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Germany’s New National Security Plan Lacks Specifics, Anheier Writes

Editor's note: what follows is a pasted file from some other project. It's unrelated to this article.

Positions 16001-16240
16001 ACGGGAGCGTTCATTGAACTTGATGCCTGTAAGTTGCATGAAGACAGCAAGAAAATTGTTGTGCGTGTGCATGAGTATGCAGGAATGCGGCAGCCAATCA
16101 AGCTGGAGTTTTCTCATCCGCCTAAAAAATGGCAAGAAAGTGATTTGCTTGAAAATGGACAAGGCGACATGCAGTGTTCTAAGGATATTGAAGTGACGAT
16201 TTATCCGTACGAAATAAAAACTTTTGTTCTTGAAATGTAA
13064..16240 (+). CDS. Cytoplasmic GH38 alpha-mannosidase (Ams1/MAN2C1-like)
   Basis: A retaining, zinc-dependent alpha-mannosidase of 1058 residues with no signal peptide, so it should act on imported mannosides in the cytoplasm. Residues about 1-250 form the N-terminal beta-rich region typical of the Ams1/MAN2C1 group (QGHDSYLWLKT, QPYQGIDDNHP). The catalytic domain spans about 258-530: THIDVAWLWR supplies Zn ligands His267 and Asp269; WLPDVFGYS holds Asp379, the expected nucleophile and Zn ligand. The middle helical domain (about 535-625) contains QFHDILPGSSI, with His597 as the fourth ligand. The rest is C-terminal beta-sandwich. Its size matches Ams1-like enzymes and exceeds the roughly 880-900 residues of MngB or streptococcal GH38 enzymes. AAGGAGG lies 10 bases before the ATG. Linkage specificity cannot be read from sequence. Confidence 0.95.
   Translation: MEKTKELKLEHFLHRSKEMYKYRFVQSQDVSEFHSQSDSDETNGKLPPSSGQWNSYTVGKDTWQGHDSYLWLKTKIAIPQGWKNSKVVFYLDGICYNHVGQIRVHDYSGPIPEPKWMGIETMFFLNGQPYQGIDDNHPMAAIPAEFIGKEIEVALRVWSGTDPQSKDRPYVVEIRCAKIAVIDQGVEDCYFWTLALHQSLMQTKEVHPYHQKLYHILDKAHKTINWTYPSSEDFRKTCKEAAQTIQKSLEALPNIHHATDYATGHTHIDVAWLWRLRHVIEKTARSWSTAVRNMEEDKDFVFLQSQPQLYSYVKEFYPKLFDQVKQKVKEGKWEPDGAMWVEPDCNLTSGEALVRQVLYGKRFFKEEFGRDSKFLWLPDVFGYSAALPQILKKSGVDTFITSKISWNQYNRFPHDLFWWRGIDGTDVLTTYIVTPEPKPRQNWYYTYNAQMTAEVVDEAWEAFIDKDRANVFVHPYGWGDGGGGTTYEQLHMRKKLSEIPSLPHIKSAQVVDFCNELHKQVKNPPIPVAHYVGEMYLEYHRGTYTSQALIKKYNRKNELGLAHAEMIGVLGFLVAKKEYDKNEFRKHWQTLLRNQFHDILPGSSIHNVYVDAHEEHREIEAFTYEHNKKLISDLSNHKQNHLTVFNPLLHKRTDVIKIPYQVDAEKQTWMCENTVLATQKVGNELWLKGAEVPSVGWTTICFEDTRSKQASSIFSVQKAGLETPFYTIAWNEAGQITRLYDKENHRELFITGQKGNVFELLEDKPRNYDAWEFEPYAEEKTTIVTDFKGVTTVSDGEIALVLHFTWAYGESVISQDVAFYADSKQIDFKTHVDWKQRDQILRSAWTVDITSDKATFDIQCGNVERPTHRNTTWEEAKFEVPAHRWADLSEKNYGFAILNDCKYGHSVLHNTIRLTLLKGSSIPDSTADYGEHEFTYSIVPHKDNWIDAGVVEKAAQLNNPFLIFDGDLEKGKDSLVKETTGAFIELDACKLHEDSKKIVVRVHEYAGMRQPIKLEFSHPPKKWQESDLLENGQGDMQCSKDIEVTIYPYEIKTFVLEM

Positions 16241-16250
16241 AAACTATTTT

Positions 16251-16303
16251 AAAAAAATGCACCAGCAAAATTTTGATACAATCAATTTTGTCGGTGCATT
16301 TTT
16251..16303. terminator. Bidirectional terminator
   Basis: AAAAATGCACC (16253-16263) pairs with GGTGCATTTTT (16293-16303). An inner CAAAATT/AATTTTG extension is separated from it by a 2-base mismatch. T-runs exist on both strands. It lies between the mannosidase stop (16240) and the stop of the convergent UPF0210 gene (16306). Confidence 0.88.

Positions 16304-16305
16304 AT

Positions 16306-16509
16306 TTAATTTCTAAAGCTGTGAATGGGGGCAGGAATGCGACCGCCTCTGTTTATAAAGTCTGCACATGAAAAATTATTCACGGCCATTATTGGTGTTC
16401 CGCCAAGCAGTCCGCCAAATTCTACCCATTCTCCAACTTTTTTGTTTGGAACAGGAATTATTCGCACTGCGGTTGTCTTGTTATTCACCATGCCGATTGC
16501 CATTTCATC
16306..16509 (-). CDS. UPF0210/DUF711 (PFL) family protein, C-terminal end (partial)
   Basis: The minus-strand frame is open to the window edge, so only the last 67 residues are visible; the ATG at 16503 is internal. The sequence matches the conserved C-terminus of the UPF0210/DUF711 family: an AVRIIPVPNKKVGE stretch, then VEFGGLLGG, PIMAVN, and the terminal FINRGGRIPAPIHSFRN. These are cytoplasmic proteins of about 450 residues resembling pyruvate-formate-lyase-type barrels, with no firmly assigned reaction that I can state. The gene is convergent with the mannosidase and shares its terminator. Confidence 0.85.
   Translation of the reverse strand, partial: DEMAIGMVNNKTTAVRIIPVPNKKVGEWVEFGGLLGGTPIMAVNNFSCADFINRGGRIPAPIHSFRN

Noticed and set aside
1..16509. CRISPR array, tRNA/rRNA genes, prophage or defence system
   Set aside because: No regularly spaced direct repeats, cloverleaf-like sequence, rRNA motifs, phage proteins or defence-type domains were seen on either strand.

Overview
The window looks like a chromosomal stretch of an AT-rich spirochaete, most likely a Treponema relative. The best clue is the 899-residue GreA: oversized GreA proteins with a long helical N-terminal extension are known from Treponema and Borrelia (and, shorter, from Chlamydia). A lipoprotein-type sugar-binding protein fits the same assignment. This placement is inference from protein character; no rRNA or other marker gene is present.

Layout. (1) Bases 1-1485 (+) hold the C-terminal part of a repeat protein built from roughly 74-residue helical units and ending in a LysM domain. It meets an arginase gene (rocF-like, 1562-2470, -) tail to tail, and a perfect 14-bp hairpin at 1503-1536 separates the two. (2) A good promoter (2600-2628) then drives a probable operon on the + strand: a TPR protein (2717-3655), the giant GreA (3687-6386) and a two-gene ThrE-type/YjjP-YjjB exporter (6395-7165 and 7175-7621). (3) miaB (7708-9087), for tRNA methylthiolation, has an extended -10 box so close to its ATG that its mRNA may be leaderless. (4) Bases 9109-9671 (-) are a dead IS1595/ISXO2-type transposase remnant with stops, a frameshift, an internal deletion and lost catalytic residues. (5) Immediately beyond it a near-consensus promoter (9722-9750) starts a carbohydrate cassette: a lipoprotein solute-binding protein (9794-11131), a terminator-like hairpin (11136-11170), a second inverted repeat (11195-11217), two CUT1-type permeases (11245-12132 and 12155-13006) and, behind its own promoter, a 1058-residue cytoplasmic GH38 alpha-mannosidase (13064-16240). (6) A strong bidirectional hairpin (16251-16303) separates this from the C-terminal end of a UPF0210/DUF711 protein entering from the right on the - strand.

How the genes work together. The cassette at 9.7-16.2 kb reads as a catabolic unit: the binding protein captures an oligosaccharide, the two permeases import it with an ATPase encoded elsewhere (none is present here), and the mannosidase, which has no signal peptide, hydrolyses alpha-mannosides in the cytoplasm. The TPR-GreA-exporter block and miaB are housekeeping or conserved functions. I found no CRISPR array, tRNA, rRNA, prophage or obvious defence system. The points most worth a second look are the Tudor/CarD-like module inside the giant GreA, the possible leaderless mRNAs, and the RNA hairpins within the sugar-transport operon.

An analysis by UCLA Luskin’s Helmut K. Anheier of Germany’s new national-security plan applauds the strategy but finds it too vague to be effective. Anheier’s article, distributed through Project Syndicate, notes that in modern times Germany has historically relied on the United States and NATO for protection, projecting itself as a champion of military restraint. “This illusion was shattered after Russia attacked Ukraine, and China, eager to exploit any perceived Western vulnerability, adopted a more assertive foreign policy,” writes Anheier, an adjunct professor of social welfare and public policy who oversees the Berggruen Governance Index. The plan recently issued by German Chancellor Olaf Scholz does not sufficiently address the institutional mechanisms — nor budgetary resources — needed to implement it. “The strategy will most likely remain on the shelf — a well-written account of what could have been,” concludes Anheier, who is also a professor of sociology at the Hertie School in Berlin.


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